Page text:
The message to be thinner is targeted primarily at women, and for many women is a significant factor in the development of a poor body image. Disturbingly, for females especially, this poor body image starts early in life. In Australian adolescent girls, body dissatisfaction sits at 70% and is ranked as one of the top items of concern for adolescents[2].  


So if there is a fair portion of the population for whom body image is important, and who also have negative views of their body, what are the consequences? Well some of the consequences can be positive. If a person has poor body image and is actually overweight, this may motivate them to start exercising, or adopting other healthy lifestyle habits.

However, there are negative consequences too. If a person has a poor body image regarding an aspect of their body that they cannot change, rumination over their dissatisfaction can lead to low mood, frustration, hopelessness, a worsening of their self-esteem, and depression.

Self consciousness about the body can lead many to unhelpful avoidance techniques – either going to great lengths to change or disguise the body, or an avoidance of social contact itself, in the hope of dodging the imagined criticism and judgement of others. Over time, avoidance like this can lead to isolation and a loss of social support.


Another potential risk for some people who suffer poor body image and low self-esteem is that of eating disorders. Sometimes an eating disorder can begin with seemingly harmless changes. A person who is a little overweight resolves to do something about it and starts to restrict their eating.

Slowly the weight comes off, a boost to their body image and the compliments of those around them make them resolve to restrict even further. The goal posts change as the initial target no longer seems enough, and so dissatisfaction with the body returns or grows. Control of what food gets put in the body takes on more and more importance, and the thought of eating a “bad” food, or skipping an exercise session causes unease, even fear.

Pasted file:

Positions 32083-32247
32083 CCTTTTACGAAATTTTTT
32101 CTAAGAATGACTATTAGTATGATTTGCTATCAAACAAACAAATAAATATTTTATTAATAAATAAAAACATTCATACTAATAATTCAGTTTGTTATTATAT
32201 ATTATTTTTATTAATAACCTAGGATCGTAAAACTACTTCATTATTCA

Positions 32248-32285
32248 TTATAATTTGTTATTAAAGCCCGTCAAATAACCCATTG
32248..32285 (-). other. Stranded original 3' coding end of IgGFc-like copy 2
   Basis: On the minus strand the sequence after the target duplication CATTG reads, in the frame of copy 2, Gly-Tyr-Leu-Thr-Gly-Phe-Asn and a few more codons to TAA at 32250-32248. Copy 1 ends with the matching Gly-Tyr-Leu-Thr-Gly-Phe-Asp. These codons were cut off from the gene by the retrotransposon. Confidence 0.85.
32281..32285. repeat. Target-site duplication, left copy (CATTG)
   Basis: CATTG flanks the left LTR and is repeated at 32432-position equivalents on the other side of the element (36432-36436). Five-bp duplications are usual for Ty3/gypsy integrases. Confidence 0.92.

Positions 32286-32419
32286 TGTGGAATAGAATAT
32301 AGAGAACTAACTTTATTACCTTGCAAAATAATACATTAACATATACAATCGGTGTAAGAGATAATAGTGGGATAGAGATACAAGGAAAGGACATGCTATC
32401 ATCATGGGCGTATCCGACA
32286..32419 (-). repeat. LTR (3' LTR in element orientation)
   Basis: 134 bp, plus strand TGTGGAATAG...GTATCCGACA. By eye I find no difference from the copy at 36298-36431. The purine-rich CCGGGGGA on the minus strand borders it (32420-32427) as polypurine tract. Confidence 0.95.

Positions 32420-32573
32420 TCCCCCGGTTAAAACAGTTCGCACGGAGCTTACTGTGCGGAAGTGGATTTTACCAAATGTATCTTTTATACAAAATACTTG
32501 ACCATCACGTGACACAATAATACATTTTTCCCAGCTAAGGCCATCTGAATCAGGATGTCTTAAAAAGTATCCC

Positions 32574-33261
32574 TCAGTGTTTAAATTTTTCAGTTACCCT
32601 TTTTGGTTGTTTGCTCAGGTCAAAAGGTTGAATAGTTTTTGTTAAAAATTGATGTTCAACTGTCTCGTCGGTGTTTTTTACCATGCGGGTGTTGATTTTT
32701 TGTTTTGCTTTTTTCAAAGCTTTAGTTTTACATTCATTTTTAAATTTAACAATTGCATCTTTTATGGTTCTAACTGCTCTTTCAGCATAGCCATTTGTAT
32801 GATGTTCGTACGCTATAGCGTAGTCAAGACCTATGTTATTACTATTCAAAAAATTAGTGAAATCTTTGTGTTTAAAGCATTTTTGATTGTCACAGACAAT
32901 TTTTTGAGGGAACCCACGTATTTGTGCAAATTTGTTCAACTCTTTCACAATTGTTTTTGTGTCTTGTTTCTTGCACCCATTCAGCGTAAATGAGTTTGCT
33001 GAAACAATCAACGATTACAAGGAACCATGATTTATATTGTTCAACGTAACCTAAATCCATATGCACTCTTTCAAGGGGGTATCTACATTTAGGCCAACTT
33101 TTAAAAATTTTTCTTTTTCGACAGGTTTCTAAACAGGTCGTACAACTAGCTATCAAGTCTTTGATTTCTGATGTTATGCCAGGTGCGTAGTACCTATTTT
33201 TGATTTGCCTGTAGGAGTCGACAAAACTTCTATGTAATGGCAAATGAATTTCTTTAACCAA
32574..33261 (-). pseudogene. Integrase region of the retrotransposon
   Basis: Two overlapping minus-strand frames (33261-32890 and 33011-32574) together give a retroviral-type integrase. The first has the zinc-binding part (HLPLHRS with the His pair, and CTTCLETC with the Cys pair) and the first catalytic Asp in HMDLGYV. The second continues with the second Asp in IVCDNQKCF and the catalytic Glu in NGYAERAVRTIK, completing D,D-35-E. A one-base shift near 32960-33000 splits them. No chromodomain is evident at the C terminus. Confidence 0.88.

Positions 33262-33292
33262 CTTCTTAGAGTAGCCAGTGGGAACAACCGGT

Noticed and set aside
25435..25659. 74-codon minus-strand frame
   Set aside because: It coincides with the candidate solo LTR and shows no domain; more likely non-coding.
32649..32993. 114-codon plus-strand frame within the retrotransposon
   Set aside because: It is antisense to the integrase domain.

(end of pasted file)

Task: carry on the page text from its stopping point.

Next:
Clearly, eating disorders are not a widespread consequence of poor body image, however it may be more widespread that you think. Between 1995 and 2005 the rates of disordered eating behaviour in Australia doubled for both males and females.

Eating disorders currently affect around one million Australians[3].

Around 15% of women will experience an eating disorder in their lifetime. Eating disorders as associated with other mental health issues - around 64% of individuals with an eating disorder also experience anxiety, 45% to 86% experience depression, and 58% experience a personality disorder.

The mortality rate when it comes to eating disorders is 12 times above that for individuals without eating disorders, and recovery will take an average of 7 years. For those who do recover, there are often permanent health consequences[4]


So what can we do? Well if you recognise some of the signs of restrictive eating or of eating disorders as outlined above, the best thing to do is to seek help. Go to a family member, a friend, your GP, speak to a psychologist, reach out in whatever way feels possible for you.